Fischer's Lovebird | African Wildlife Foundation

The Fischer’s lovebird is named for the strong bonds formed between mating pairs

  • Spread the word

Fischer's Lovebird

Conservation Status:

Near Threatened

  • Can weigh up to 58 grams
  • Gather into flocks of +/-200 individuals
  • Discovered in the 19th century

Quick Facts

Scientific name

Agapornis fischeri

Weight

Up to 58 grams

Size

12.7 to 15 cm. tall

Lifespan

Up to 25 years

Habitat

Grasslands and savannas

Diet

Mostly granivorous

Incubation

21-23 days

Predators

Lanner falcon

Where do Fischer’s lovebirds live?

The Fischer’s lovebird is endemic to north-central Tanzania, where they inhabit grasslands, savannas, and scrub forests. They will also live near areas with crops and agriculture.

Tags: Tanzania, Kilimanjaro, Maasai Steppe, East Africa View Africa | Habitat

Physical Characteristics

What are Fischer’s lovebirds?

The brightly colored Fischer’s lovebird is a type of small parrot—named for Gustav Fischer—discovered in the 19th century. It has a green back, chest, and wings. The bird’s neck is a golden yellow to orange color which deepens into a deeper orange-red on its the face. The lovebird’s beak is red and the top of the head is olive green. It may also have blue-or purple-colored plumage on the tail.

These birds do not exhibit sexual dimorphism, and it is difficult to tell male and female birds apart.

 

Behavior & Diet

They are inseparable. 

The Fischer’s lovebird is named for the strong bonds formed between mating pairs, which mate for life and are monogamous. Lovebirds show each other affection and are known for biting, or nipping, each other’s beaks—a behavior that makes them look as though they are kissing.

Fischer’s lovebirds have a niche.

Fischer’s lovebirds are cavity nesters. They find natural cavities in trees, rocks, or buildings and use them to construct their nests. The nests are built using grass, stalks, and bark and have a roof over them. 

They are heavy drinkers.

Fischer’s lovebirds drink daily and live near water. They are not migratory, but will migrate if water sources become unavailable. On particularly hot days, they can be found near water holes or water sources where they can drink several times throughout the day. 

Gallery
  • A group of Fischer's lovebirds
  • Fischer's lovebirds gather in a tree
  • A Fischer's lovebird flies to meet his friends, spraying water droplets
Challenges

Their beautiful plumage makes the attractive pets.

Humans are responsible for the declining populations of Fischer’s lovebirds. The decline began in the 1970s, due to widespread trapping for captivity. In 1987, the Fischer’s lovebird was the most commonly traded bird in the world. 

Some farmers consider the Fischer’s lovebird to be a pest. 

Fischer’s lovebirds feed on seeds, and on occasion fruits, and they can sometimes be found in agricultural areas or farmland, where they feed on crops. During feeding times, their flocks can grow well into several hundred birds. These high numbers can cause damage to fruit and crops, causing farmers to target them as pests.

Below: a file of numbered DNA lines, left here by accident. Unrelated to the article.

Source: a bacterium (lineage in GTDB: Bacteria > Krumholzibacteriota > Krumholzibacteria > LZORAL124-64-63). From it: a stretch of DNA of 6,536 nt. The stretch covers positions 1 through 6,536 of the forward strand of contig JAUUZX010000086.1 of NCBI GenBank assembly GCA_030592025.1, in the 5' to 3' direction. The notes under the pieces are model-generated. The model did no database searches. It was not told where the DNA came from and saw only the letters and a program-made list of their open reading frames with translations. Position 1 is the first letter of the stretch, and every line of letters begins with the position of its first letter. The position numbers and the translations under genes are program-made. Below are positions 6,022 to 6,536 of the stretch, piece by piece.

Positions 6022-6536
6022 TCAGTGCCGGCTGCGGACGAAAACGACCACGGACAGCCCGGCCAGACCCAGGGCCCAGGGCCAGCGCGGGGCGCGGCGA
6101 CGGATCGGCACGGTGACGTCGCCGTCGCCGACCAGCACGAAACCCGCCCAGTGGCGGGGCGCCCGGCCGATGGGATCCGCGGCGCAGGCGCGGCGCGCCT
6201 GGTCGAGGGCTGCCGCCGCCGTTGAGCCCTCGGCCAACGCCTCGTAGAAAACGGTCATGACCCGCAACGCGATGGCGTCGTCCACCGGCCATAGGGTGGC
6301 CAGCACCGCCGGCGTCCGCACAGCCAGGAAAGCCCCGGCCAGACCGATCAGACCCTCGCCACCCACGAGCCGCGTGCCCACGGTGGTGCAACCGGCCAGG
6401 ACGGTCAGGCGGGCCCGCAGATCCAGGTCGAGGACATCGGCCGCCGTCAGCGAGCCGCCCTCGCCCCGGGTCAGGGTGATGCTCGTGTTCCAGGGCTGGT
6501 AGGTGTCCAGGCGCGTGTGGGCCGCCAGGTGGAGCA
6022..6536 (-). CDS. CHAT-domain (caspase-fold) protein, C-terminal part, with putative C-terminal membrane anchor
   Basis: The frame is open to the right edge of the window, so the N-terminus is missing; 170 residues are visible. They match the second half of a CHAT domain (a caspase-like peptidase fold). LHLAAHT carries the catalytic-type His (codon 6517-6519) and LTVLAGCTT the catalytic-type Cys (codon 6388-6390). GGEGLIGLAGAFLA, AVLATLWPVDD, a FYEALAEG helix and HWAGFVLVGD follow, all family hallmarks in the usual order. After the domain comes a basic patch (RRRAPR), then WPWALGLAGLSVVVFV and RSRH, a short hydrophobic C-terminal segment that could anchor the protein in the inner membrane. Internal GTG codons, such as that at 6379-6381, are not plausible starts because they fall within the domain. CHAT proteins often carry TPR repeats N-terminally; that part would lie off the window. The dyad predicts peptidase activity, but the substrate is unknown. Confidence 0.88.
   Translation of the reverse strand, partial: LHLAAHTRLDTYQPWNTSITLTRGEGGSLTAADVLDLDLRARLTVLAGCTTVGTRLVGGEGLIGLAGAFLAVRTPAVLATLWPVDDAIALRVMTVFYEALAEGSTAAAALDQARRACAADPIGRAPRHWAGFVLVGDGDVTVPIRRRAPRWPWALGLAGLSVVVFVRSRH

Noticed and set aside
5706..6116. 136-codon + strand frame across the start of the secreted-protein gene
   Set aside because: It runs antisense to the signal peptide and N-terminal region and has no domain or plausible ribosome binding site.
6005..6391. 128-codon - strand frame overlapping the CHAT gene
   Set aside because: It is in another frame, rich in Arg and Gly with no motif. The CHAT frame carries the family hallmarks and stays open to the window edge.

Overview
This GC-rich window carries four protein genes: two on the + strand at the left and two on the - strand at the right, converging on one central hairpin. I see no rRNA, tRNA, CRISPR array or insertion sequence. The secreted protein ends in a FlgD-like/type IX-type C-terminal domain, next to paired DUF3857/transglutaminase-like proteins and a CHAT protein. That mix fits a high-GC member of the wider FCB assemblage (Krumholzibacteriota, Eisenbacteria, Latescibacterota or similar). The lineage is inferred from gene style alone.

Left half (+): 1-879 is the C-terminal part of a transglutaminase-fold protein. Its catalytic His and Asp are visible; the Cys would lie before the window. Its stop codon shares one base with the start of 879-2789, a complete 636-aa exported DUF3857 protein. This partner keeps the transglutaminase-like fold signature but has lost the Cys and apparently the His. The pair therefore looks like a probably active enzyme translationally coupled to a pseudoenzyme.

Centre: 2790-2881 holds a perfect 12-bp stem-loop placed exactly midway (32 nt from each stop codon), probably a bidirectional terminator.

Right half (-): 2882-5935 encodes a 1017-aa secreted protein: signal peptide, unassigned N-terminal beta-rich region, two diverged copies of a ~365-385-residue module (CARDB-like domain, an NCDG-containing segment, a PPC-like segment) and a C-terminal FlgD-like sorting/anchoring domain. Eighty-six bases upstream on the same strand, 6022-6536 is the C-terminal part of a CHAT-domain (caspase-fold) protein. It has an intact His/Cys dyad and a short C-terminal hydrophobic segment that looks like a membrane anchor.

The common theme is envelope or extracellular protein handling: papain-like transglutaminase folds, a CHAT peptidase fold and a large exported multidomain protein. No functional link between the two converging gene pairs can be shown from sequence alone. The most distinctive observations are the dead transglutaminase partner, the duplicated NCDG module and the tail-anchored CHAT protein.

Solutions

Our solutions to protecting and conserving the Fischer’s lovebird:

  • Collaborate with governments and governing bodies.

    African Wildlife Foundation influences policies on wildlife trade and trafficking and works to enforce harsher punishments for poachers and traffickers.

  • Work closely with communities.

    We are educating communities on the ecosystem and economic benefits of wildlife, like the Fischer’s lovebird, and we are also working with communities to set aside protected land for wildlife—in the form of conservancies. 

Projects

Will you show the Fischer’s lovebird your support?

With your help, AWF can continue our efforts to keep the Fischer’s lovebird’s populations from further decline, by working with communities and governments to protect this beautiful bird. Donate today to help ensure that the Fischer’s lovebird does not become an endangered species.

  • Manyara Ranch Primary School
    Rebuilding educational facilities in Tanzania

    The Maasai School was dangerously dilapidated.

    The school formerly located on Manyara Ranch was dilapidated, having seen no physical maintenance or repair in more...

    Read more
    All Projects

  • Esilalei Women’s Cultural Boma
    Empowering women while encouraging conservation

    Poverty and conservation both are issues in Tanzania. 

    Tanzania, like many parts of Africa, still struggles with poverty and issues of economic empowerment. Women...

    Read more
    All Projects

  • Manyara Ranch Tented Camp
    Bridging the gap between tourism and conservation

    A failing cattle ranch endangers local wildlife. 

    Originally established as a cattle ranch during Tanzania's colonial period, Manyara Ranch is now a 45,000-acre...

    Read more
    All Projects

Get Involved

Become a member

Join African Wildlife Foundation as a member for just $25. Your partnership is vital to our mission to protect Africa’s most precious - and imperiled - creatures.

Join Now

  • Spread the word